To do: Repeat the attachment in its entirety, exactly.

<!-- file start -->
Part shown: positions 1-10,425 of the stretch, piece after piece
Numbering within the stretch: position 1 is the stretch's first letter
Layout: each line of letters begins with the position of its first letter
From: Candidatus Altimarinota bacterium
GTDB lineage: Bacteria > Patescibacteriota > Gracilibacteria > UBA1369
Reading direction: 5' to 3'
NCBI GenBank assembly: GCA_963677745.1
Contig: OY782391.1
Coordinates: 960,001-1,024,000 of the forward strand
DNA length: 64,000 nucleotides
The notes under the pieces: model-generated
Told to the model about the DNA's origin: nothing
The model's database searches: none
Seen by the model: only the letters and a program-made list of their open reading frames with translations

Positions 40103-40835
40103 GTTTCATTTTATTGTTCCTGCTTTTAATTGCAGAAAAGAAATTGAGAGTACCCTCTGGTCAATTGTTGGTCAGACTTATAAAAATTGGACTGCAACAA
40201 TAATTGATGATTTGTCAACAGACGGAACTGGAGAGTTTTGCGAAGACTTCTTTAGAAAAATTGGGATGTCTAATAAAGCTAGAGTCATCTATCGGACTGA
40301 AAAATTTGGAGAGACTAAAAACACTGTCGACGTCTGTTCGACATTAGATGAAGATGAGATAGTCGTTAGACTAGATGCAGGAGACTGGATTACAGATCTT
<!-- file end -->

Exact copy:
Part shown: positions 1-10,425 of the stretch, piece after piece
Numbering within the stretch: position 1 is the stretch's first letter
Layout: each line of letters begins with the position of its first letter
From: Candidatus Altimarinota bacterium
GTDB lineage: Bacteria > Patescibacteriota > Gracilibacteria > UBA1369
Reading direction: 5' to 3'
NCBI GenBank assembly: GCA_963677745.1
Contig: OY782391.1
Coordinates: 960,001-1,024,000 of the forward strand
DNA length: 64,000 nucleotides
The notes under the pieces: model-generated
Told to the model about the DNA's origin: nothing
The model's database searches: none
Seen by the model: only the letters and a program-made list of their open reading frames with translations

Positions 40103-40835
40103 GTTTCATTTTATTGTTCCTGCTTTTAATTGCAGAAAAGAAATTGAGAGTACCCTCTGGTCAATTGTTGGTCAGACTTATAAAAATTGGACTGCAACAA
40201 TAATTGATGATTTGTCAACAGACGGAACTGGAGAGTTTTGCGAAGACTTCTTTAGAAAAATTGGGATGTCTAATAAAGCTAGAGTCATCTATCGGACTGA
40301 AAAATTTGGAGAGACTAAAAACACTGTCGACGTCTGTTCGACATTAGATGAAGATGAGATAGTCGTTAGACTAGATGCAGGAGACTGGATTACAGATCTT